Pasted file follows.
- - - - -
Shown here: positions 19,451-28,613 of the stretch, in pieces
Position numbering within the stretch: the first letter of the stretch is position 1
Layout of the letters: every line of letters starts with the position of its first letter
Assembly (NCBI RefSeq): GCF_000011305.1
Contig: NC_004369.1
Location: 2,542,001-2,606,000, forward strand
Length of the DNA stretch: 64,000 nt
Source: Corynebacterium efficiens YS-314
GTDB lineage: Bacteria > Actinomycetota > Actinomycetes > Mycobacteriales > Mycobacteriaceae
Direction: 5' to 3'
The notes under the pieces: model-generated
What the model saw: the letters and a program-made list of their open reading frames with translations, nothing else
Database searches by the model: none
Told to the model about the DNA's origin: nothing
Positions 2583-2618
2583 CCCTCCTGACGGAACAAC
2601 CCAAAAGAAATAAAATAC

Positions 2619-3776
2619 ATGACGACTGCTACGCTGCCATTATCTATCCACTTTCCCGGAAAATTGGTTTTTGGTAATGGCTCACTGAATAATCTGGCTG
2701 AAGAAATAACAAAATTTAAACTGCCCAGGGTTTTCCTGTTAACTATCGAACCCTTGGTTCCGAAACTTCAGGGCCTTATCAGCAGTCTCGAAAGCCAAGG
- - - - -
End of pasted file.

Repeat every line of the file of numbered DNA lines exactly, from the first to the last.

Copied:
Shown here: positions 19,451-28,613 of the stretch, in pieces
Position numbering within the stretch: the first letter of the stretch is position 1
Layout of the letters: every line of letters starts with the position of its first letter
Assembly (NCBI RefSeq): GCF_000011305.1
Contig: NC_004369.1
Location: 2,542,001-2,606,000, forward strand
Length of the DNA stretch: 64,000 nt
Source: Corynebacterium efficiens YS-314
GTDB lineage: Bacteria > Actinomycetota > Actinomycetes > Mycobacteriales > Mycobacteriaceae
Direction: 5' to 3'
The notes under the pieces: model-generated
What the model saw: the letters and a program-made list of their open reading frames with translations, nothing else
Database searches by the model: none
Told to the model about the DNA's origin: nothing
Positions 2583-2618
2583 CCCTCCTGACGGAACAAC
2601 CCAAAAGAAATAAAATAC

Positions 2619-3776
2619 ATGACGACTGCTACGCTGCCATTATCTATCCACTTTCCCGGAAAATTGGTTTTTGGTAATGGCTCACTGAATAATCTGGCTG
2701 AAGAAATAACAAAATTTAAACTGCCCAGGGTTTTCCTGTTAACTATCGAACCCTTGGTTCCGAAACTTCAGGGCCTTATCAGCAGTCTCGAAAGCCAAGG